The Samsung Galaxy Note 7 was quite a fancied device when it was released last month, but it hasn’t taken long for the phablet to cause bad PR for the Korean company. With the Note 7 now being recalled worldwide due to a battery cell that could explode while charging, three of America’s leading mobile carriers have announced a stop sale on the device for the meantime.

Carriers issue separate statements on Galaxy Note 7 stop-sale order

Following the news of the global recall, AT&T, Sprint, T-Mobile, and Verizon all released statements on the Galaxy Note 7 issue, with the first three carriers assuring customers that they are “working closely” with Samsung on the recall process.

All four carriers announced that per terms of the global recall, they are suspending sales of the 5.7-inch phablet, though beyond the promise of “working closely,” AT&T and T-Mobile have yet to release concrete information on the options customers may have.

Sprint and Verizon, on the other hand, were quick to provide alternatives for the device's buyers. The former carrier announced that customers can exchange their phablets for a “similar device” which they can use until the issue is sorted. It isn’t clear what kind of device this will be, but at this point, it’s a good thing that Sprint customers do have some form of consolation. As for Verizon, the carrier said that it will be waiving restocking fees for anyone who wants to return or exchange their Note 7 on or before September 30, 2016.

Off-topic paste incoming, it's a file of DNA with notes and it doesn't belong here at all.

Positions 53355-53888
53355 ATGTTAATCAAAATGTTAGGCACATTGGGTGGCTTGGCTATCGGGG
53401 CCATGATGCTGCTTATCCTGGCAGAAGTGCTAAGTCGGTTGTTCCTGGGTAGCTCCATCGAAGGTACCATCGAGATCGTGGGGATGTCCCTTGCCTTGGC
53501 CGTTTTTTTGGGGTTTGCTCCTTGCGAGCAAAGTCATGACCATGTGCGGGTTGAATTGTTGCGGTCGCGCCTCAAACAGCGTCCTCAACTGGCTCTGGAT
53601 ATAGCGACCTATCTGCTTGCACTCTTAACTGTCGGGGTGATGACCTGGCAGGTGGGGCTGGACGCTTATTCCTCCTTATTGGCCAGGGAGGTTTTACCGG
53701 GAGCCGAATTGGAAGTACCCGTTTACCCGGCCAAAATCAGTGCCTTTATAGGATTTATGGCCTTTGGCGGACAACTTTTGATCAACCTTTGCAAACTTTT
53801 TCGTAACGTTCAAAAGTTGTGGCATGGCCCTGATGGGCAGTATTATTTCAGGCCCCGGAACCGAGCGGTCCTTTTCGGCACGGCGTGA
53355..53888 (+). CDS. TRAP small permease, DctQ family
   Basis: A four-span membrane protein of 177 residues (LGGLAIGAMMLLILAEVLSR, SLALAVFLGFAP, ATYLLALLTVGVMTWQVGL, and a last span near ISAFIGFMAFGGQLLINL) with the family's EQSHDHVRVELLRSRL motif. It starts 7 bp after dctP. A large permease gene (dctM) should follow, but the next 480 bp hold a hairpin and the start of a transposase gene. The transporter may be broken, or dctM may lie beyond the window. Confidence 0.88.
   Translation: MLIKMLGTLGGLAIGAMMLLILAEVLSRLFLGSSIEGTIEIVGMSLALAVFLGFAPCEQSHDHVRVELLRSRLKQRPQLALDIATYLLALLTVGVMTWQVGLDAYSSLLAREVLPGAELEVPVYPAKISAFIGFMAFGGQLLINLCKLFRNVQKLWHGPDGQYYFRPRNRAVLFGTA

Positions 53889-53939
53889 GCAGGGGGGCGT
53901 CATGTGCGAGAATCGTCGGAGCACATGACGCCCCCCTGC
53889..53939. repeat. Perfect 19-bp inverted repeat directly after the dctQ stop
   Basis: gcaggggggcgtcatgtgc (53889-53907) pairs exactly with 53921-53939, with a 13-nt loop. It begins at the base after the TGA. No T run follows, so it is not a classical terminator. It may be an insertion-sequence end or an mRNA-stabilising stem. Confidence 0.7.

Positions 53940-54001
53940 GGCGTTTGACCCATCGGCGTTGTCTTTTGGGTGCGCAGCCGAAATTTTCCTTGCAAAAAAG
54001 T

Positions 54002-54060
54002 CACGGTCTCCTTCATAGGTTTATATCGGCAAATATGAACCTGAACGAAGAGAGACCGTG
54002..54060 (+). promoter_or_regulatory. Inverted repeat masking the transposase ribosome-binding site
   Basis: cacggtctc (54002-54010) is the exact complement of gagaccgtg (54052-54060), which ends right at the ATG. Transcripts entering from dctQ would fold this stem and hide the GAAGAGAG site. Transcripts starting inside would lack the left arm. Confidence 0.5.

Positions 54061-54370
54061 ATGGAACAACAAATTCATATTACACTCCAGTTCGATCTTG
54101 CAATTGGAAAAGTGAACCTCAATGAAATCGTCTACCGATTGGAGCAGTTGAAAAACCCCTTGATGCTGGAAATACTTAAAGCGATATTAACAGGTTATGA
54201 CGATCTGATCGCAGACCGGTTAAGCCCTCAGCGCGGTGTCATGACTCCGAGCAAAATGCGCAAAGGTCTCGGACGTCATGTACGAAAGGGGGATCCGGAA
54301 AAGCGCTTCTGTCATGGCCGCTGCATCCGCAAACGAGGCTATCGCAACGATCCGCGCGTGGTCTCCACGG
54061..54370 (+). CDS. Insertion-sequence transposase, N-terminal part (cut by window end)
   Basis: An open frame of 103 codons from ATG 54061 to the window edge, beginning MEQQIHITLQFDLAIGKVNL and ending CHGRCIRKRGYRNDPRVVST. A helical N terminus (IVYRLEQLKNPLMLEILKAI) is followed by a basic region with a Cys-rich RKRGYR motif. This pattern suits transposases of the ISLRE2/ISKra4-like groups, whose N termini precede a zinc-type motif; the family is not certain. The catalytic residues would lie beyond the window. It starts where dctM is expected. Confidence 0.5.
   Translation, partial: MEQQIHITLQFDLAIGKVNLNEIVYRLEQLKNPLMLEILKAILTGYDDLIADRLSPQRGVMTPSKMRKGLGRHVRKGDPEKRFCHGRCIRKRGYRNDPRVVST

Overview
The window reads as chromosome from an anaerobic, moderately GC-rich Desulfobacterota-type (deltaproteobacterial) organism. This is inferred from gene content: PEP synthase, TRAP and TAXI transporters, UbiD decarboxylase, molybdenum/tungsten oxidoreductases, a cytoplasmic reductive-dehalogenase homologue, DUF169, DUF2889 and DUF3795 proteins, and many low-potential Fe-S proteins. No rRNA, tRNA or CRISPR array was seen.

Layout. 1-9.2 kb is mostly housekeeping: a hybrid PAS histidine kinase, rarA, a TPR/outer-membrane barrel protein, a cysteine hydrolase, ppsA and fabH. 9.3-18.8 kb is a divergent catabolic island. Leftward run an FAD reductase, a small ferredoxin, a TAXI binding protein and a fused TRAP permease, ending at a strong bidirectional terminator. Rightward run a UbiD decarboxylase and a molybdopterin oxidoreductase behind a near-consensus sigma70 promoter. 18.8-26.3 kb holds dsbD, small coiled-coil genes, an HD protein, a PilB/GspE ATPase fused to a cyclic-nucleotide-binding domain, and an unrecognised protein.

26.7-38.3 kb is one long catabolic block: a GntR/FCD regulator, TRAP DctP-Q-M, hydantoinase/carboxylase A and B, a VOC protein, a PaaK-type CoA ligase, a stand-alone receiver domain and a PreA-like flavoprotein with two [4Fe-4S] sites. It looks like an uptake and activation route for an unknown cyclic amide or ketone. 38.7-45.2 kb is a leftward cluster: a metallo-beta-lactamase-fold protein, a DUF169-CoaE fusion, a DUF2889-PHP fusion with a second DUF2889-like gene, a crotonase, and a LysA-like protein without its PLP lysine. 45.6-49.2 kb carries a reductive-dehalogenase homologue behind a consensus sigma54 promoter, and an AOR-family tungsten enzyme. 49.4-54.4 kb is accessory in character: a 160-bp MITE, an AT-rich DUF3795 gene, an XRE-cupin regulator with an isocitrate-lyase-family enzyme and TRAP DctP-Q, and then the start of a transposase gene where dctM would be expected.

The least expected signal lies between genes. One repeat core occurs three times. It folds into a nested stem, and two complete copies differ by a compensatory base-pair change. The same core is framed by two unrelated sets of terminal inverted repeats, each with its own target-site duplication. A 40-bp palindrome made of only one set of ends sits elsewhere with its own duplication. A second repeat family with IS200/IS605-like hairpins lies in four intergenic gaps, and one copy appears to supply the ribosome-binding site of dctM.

Top Videos of the Day

Despite recall, most Galaxy Note 7 units aren’t affected by battery problem

Although it may seem that the battery issue, which could potentially be a dangerous one, affects a lot of devices, a report from South Korean news agency Yonhap suggests only a few Note 7 units have the issue. Yonhap quoted a Samsung official who spoke under the condition of anonymity in reporting that only 0.1 percent of all units sold so far suffer from the battery issue. The official added that the resolution can be as simple as changing the battery, though Samsung believes “convincing measures” are still needed to appease its customers.

All told, the timing of the recall couldn’t be any worse for Samsung. After releasing flagship phones (e.g. the Galaxy S5) slagged by critics as “evolutionary” and seeing its profits decline in the quarters that followed, Samsung rebounded strongly with the Galaxy S7 series earlier this year. The Galaxy Note 7’s reviews were similarly impressive when it was released in August, though one has to wonder how the battery recall will affect the device’s sales going forward.